May 31, 2015 Letters
The holding of Village Council Elections, now overdue, the demarcation of Village Lands and other land issues are stated priorities of the Minister of Indigenous Affairs. For obvious reasons the elections must be foremost. Except for the granting of land for extension of villages and for new communities, I would not regard land issues as top priority because that does not affect the day to day existence of the Indigenous People.
The greatest threat to us is poverty. This scourge needs to be addressed immediately. In order to start alleviating poverty, villages must begin putting forward developmental plans as provided for in Sect. 32 (1) of the Amerindian Act 2006. This is necessary to create employment and generate financial and other income. The Indigenous People must stop looking toward the Government and NGOs for handouts for their survival.
More immediate concerns are long term relief from potable water shortages in villages, pollution of rivers used by villages, health and sanitation issues, impassable roads and run down hostels across the country.
I respect the urgency of the Minister to get on with his responsibilities, but we are expecting procedures laid down in the law to be followed. With regards to the holding of Village Elections, Sect. 33 of the Act stipulates that not less than 3 months before the date of the election the Minister shall arrange a general audit and a financial audit to be carried out on Village Councils, and give copies of the audits to the Village Councils to be presented to Village general meetings. Sect. 69 (1) directs that not later than 60 days before the election date the Village Council shall compile an electoral list of all adult residents and display it for inspection. Sect. 68 (1) says that the Returning Officer shall give the Village Council a written notice of election not less than 35 days before election day. From this one can see that setting the election date depends on the completion of the general audit. If the audits are carried out in time, the earliest the elections can be held would be some time in October, in observance of the law.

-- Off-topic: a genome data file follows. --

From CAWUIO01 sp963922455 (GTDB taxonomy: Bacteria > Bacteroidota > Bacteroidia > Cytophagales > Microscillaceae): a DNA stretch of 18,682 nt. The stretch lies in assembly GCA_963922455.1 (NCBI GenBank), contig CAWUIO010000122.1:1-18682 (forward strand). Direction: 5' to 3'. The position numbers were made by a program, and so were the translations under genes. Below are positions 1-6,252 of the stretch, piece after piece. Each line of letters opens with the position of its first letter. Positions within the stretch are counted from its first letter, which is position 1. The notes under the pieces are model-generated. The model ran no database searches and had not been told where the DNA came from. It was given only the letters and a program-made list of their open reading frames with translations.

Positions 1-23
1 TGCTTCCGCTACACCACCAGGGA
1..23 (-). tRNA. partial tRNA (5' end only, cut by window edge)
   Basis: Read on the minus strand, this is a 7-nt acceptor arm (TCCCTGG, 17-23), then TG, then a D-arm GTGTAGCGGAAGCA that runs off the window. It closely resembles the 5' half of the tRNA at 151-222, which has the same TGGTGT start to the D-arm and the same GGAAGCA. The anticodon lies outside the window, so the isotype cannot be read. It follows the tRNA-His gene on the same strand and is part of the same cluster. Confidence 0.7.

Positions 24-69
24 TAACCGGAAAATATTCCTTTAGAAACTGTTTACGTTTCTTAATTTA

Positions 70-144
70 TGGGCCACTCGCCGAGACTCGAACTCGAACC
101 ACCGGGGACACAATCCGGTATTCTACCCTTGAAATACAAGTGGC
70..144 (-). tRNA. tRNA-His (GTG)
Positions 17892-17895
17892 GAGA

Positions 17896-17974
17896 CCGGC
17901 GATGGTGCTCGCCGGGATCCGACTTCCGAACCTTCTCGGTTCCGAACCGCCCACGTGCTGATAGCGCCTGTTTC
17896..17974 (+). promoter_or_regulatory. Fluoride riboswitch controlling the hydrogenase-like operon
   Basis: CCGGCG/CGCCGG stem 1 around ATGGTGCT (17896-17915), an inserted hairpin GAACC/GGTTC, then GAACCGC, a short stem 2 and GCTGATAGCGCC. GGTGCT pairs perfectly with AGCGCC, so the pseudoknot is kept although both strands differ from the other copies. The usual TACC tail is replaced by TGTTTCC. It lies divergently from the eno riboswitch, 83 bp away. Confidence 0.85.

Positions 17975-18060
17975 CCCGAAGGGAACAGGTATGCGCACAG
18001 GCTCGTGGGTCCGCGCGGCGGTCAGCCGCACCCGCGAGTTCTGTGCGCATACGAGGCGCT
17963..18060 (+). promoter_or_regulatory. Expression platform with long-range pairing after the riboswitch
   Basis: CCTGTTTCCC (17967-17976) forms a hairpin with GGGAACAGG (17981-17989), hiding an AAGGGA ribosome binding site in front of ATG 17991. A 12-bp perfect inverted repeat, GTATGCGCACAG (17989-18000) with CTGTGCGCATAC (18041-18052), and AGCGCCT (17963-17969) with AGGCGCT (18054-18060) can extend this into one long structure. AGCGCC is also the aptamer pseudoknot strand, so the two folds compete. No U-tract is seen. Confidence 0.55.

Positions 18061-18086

The Act provides for Demarcation of existing Village Lands, where it addresses the granting of additional lands for extension of Villages, and for new communities. In reply to comments that Amerindians together own a larger percentage of Guyana’s land area, in proportion to their numbers, than other ethnic groups, I should point out here that much of the communally owned land is arid or swampy or otherwise unproductive, even in the hands of a people with the longest traditional knowledge of living off its land. Our growing population therefore needs extensions if it is to continue its affinity with nature to the benefit of the whole nation. New and pending applications for Village land extensions and new communities must comply with the Act. One of its requirements is that applications must be accompanied by a plan showing the existing village lands, on the basis of a survey by a qualified Land Surveyor and paid for by the State. This was one of the declared uses of the Norwegian funds, for which, by the way, we look forward to an accounting.
I hope the Minister will take all the above into consideration as he takes decisions for the benefit of all involved.
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